Discovery and Sony Entertainment have been mooted as potential targets for ViacomCBS as it looks to bolster the newly merged company with further acquisitions, following the creation of the $30bn outfit yesterday.
The long-awaited merger will see brands including CBS, Showtime, Nickelodeon, MTV, BET and Comedy Central coming under one roof, along with CBS Television Studios, Paramount Pictures, Network 10 in Australia, and Channel 5 in the UK.
The company will house around 140,000 TV episodes and 3,600 films, with more than 750 series currently ordered or set for production. More than $13bn has been spent by the firms on content over the past year, with shows such as Billions airing on Showtime and Star Trek: Discovery offered by CBS All Access.
However, ViacomCBS remains far smaller than rivals such as Netflix, WarnerMedia owner AT&T and Disney, valued at $137bn, $254bn and $247bn respectively, and on an earnings call yesterday execs from both Viacom and CBS admitted further acquisitions would be explored.
ViacomCBS chief Bob Bakish, who will lead the merged entity, said: “Both of us continue to look at opportunities in the marketplace and have executed on some of those in the past. This is something we’re going to continue to do.
“Speaking from Viacom’s perspective, we have done deals that have been effective accelerants to our strategy. And that’s something that we are going to look to on a combined company basis.”
Christina Spade, CBS’s chief financial officer, added that the newly formed company would “explore strategic transactions that enhance our content portfolio, accelerate our direct-to-consumer growth and strengthen our international footprint.”
CBS has recently been linked with Lionsgate-owned pay provider Starz while Viacom picked up AVOD service PlutoTV in February. Yesterday, Reuters reported that Shari Redstone, chairman of National Amusements – owner of close to 80% of CBS and Viacom voting shares – had considered potential deals with factual giant Discovery and Sony, although no talks have yet taken place.
Bakish also said ViacomCBS would ramp up its direct-to-consumer streaming offerings around the world but said the company would continue to sell its programming to companies such as Netflix, a strategy many of its rivals such as Disney have erred away from.
“Boosted by the strength of our combined library and production capabilities, we’ll be able to feed escalating demand for third-party content, serving a diverse global customer base,” he said.
Joe Ianniello, president and interim CEO at CBS, added that third-party licensing would continue “internationally and domestically” but he conceded that “[in] the longer term, obviously, the aspiration is to have global subscribers and really connect to the consumer.”
Bakish also said the two companies, which were previously brought together in 1999 but broken up seven years later, would share content: CBS programming will become available on AVOD offering Pluto, while Viacom shows will be offered via CBS’s SVOD services, once existing licensing deals ran their course.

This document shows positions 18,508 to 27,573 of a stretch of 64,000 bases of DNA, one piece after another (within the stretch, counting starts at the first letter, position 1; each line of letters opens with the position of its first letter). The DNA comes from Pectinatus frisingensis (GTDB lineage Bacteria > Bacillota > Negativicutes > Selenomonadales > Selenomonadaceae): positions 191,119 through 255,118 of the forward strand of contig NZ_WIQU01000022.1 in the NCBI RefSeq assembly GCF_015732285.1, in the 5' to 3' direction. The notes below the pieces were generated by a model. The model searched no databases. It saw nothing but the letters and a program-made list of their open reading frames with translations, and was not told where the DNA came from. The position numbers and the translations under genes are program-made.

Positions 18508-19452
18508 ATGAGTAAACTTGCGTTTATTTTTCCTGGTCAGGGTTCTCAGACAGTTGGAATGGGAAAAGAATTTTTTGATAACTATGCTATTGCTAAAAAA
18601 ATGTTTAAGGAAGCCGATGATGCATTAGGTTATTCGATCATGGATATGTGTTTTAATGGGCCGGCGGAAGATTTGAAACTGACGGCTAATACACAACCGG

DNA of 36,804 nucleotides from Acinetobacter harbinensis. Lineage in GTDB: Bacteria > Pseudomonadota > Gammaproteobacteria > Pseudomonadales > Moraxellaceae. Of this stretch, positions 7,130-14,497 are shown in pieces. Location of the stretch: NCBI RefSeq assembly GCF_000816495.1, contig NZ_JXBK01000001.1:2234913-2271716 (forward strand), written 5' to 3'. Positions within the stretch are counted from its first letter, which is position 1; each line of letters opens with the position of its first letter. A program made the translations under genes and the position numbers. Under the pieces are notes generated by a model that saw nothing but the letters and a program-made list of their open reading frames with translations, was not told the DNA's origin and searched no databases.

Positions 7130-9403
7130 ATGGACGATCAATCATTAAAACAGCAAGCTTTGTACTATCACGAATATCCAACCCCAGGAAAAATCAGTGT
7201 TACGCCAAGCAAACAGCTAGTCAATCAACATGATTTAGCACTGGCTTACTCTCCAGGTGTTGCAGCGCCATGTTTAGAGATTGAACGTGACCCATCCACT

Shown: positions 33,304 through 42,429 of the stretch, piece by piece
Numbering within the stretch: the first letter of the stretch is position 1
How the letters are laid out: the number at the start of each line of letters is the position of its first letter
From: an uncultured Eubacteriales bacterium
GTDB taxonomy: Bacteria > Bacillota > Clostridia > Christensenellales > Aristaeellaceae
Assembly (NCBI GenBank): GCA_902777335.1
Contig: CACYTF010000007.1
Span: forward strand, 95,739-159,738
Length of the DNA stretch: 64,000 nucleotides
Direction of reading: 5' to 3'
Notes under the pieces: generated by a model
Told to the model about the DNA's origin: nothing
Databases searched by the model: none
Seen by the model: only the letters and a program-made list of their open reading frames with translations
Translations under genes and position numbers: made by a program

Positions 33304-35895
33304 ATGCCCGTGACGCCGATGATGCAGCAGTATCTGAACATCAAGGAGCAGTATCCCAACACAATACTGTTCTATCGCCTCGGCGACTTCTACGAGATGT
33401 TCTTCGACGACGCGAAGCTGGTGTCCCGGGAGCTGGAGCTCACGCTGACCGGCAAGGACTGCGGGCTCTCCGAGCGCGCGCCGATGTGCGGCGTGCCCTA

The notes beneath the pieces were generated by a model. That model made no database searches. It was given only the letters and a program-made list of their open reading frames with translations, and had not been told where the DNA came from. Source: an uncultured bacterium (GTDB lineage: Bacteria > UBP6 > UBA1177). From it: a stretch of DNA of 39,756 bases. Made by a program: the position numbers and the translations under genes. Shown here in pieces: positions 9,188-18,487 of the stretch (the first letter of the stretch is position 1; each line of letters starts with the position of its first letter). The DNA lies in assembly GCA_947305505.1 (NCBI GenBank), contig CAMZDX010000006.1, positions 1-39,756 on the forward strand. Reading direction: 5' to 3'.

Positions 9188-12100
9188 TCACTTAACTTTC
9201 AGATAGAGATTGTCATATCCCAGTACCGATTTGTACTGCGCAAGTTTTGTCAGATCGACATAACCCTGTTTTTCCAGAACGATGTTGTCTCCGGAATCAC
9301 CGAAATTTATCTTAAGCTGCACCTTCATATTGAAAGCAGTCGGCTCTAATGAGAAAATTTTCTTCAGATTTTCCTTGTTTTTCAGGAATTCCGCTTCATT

“There is nothing at all preventing us from moving forward in terms of beginning to unlock that opportunity in the very near future,” he added. “Obviously, it’s something that we will build on over time. There is some low-hanging fruit there that we will seek to pick quite soon.”
Ianniello said CBS All Access would remain “competitively priced” and would offer around 1,000 hours of kids programming from Viacom. The CBS chief added that the company had been doing three-year deals “more and more”, rather than five-year arrangements, allowing it to “reset” relatively quickly.
Bakish added that All Access would join “a compelling portfolio of streaming products” that include subscription and ad-based offerings such as Showtime OTT, Pluto TV and niche services such as Noggin and forthcoming BET+.
“This mix creates a powerful D2C ecosystem, which will allow us to serve consumers at different price points while enabling portfolio cross-selling,” he said. “This includes using our free ad supported offerings as a powerful traffic funnel, a consumer entry point to upsell from as well as a place where we can catch and continue to create value from consumers taking a pause from subscription services.
“We also see significant cross-platform upside as the D2C portfolio benefits from the combined company’s content and marketing. And our expansive production capabilities and deep library assets have the potential to fuel a significant product that can be deployed all around the world, particularly as we’re able to take advantage of the international infrastructure that we already have in operation.”